Crowns & Hops’ 8 Trill Pils Initiative Aims to Empower More Black Business OwnersSeptember 09, 2020
As the US experiences a reckoning when it comes to racial justice, the craft beer industry has turned its attention to its own dire lack of diversity. It’s estimated that of 8,000 craft breweries in the country, only about 60 are Black-owned. Crowns & Hops, an LA-based brewery, is not only leading these conversations and spreading awareness, but constructing a way forward.
Crowns & Hops deemed September 8 an action day for the cause of racial equity in beer, naming it “8 Trill Pils Day” after their new release, a pilsner made in collaboration with BrewDog that is available in the US, the UK, and Germany, with different can art in each country, made by artists of color. The US can features art by California native Upendo, known for his graphic illustrations and abstract design; while the UK cans are by Kingsley Nebechi and the German cans are by Baketown. One hundred percent of proceeds from the sale of the pilsner will be donated to organizations that work toward racial equity in each region: Race Forward in the US, Kwanda in the UK, and Black, Brown, Berlin in Germany.
Crowns & Hops founders Beny Ashburn and Teo Hunter first partnered with Scottish beer giant BrewDog as part of the BrewDog Development Fund, and just two years in they’re paying it forward by sharing resources with other Black-owned young businesses through the 8 Trill Pils program.
“What we want to do is bring people along with us,” Ashburn told October. “There’s room for so much more than 60 Black-owned breweries.”
The program gets its name from a report released by the W. K. Kellogg Foundation, which found that the U.S. could enjoy an $8 trillion gain in GDP by closing the racial equity gap. Driving the project is the notion that racial equity is an economic issue as well as a social one. What’s good for society, it turns out, is also just good financial sense.
The pilsner itself, and 8 Trill Pils Day, are only part of Crowns & Hops’ larger “8 Trill Pils” initiative. The Inglewood-area brewery recently announced the launch of a $100,000 development fund, which will go towards establishing and supporting more Black-owned businesses in the craft beer industry. The fund is supported by BrewDog and opens for application submissions later this month.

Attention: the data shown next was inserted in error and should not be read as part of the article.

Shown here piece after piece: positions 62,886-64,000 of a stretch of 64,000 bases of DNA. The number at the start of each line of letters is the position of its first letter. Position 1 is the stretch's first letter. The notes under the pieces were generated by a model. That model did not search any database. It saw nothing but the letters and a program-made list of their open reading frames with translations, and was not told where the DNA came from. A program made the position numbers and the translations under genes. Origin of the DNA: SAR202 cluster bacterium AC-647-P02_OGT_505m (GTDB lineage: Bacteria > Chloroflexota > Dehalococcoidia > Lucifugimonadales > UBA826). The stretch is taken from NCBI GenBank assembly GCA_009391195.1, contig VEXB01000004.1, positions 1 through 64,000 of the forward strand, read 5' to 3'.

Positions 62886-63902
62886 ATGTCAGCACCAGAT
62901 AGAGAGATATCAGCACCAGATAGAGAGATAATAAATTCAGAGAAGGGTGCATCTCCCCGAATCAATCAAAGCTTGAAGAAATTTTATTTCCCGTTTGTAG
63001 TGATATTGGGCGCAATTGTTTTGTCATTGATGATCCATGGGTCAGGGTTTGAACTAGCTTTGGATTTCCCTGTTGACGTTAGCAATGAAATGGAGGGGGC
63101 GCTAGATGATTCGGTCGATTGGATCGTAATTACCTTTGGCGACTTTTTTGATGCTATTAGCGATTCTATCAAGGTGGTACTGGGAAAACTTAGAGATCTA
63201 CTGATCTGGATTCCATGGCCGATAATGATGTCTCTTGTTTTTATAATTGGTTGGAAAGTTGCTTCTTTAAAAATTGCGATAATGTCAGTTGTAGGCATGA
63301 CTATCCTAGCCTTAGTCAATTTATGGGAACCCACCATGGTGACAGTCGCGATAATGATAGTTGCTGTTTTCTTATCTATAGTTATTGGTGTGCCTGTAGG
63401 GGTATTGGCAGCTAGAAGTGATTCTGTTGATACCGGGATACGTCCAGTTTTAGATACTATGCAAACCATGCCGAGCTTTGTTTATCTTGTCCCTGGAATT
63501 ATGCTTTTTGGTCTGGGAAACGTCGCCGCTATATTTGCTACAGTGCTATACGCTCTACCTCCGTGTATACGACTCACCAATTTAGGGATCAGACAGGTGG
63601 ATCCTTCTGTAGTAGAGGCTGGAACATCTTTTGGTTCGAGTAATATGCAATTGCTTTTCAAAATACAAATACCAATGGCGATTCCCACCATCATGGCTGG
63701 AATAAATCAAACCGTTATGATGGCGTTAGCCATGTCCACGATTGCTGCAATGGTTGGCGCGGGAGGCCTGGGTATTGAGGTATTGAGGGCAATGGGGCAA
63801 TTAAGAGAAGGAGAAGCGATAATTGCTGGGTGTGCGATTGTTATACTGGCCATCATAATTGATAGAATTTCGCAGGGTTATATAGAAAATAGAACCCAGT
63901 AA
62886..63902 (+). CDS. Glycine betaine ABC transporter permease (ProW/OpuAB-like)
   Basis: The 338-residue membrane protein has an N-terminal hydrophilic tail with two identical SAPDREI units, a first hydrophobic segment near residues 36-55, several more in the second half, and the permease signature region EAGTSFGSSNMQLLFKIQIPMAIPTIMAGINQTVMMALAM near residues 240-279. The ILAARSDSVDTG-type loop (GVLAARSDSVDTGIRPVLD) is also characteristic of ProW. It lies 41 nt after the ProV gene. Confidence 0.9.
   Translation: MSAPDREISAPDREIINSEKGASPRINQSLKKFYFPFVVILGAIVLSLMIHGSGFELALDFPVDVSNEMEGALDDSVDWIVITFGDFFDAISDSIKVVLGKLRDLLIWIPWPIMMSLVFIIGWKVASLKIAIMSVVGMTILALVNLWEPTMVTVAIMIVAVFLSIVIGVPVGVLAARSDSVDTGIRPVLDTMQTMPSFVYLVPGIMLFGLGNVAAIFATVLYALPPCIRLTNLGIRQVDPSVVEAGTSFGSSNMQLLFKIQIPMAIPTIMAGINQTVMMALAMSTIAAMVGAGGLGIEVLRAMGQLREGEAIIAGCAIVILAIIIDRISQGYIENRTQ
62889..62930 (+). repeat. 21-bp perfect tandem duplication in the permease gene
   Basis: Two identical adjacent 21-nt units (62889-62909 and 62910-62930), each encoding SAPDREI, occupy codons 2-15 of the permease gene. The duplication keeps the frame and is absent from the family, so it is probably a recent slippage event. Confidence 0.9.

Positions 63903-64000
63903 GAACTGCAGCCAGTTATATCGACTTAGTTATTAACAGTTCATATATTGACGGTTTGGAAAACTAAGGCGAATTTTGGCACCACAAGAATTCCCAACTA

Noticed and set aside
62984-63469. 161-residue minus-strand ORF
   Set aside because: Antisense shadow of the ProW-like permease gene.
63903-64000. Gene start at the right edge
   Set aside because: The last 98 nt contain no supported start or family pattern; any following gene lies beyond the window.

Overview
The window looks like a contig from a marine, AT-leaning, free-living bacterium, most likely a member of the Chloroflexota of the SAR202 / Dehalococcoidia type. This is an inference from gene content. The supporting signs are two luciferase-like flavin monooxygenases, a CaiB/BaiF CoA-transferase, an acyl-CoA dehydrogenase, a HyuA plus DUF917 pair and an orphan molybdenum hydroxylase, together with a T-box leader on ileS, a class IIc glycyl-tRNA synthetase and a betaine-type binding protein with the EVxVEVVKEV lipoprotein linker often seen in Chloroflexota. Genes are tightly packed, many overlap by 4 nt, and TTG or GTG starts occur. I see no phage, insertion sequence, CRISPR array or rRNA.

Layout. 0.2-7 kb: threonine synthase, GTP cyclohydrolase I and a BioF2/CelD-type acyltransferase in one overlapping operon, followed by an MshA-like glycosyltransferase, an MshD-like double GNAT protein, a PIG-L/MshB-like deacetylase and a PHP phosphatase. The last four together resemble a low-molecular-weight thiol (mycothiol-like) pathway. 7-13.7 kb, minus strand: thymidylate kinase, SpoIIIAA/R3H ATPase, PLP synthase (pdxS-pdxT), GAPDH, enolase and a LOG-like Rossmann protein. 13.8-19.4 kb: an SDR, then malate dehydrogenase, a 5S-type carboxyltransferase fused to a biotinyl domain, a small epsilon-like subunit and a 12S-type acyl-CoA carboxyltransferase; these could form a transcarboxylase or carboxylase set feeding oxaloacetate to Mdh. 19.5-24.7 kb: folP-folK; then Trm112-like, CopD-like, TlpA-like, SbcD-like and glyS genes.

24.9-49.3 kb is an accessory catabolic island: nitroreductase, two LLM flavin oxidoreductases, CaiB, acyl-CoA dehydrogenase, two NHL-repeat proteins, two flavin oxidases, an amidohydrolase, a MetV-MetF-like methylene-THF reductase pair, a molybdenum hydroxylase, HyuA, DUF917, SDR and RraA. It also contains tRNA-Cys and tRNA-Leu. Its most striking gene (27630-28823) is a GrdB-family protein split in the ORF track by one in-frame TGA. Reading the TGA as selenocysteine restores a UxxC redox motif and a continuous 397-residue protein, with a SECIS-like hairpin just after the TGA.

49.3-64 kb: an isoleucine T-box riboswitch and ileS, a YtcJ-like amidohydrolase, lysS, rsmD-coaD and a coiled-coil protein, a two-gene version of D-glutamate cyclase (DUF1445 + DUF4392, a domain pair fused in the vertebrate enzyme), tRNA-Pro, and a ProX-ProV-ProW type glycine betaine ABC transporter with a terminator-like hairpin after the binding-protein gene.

For too long, people have wanted to own this narrative and be the ones to gift the world with a solution for ending the lack of diversity and inclusion in craft beer, and it’s never gonna happen like that.”
In addition to the fund, Ashburn and Hunter plan to use the 8 Trill Pils program as a hub for knowledge-sharing and networking, which is why 8 Trill Pils Day is more of a kickoff than an event in and of itself. Keep an eye on the brewery’s Instagram, which will host discussions on diversity in beer with their charity and business partners via Instagram Live. Ashburn and Hunter envisioned the campaign as a way to promote the new charity beer release, but also as a flashpoint to encourage beer professionals and enthusiasts to engage in the long-term effort for racial equity in craft beer.
“We pitched our business plan over 100 times, and probably learned something new each time,” Hunter shared. “To have that information available to those coming after us is not only a show of homage to our ancestors… but it pays respect to the amazing graduates and entrepreneurs that are out there."
Crowns & Hops, BrewDog, and their partnered charities stand out for the directness of their work. Rather than just focusing on bias and the perception of Black people in beer (though they certainly do that as well), the 8 Trill Pils program emphasizes working to change systems, collecting and utilizing relevant data, and getting funding into the hands of those who can use it.
Ashburn and Hunter acknowledge the value of programs like the Michael Jackson Foundation, which focuses on scholarships and education for rising beer professionals, but as entrepreneurs themselves, they felt they could make the greatest impact by supporting like-minded individuals who are ready to start their own business, whether it’s a brewery or something else.
“Starting a brewery is an expensive undertaking, hands down,” Ashburn said. “But there are so many other ways into craft beer, be it a beer bar or a bottle shop, or maybe you just want to contract brew and you don’t want your own facility. We want to keep it open, because there are so many avenues in, and every one of those changes the industry.”
Despite the role of Crowns & Hops—and its new pilsner—in launching the campaign, 8 Trill Pils is something the founders can see having a life of its own, independent of any one brewery. In their view, decentering any individual person or business is the only way to make any progress.
“For too long, people have wanted to own this narrative and be the ones to gift the world with a solution for ending the lack of diversity and inclusion in craft beer,” Hunter said. “And it’s never gonna happen like that. We didn’t get into this mess with one person, and we’re sure not gonna get out of it unless everyone is committed.”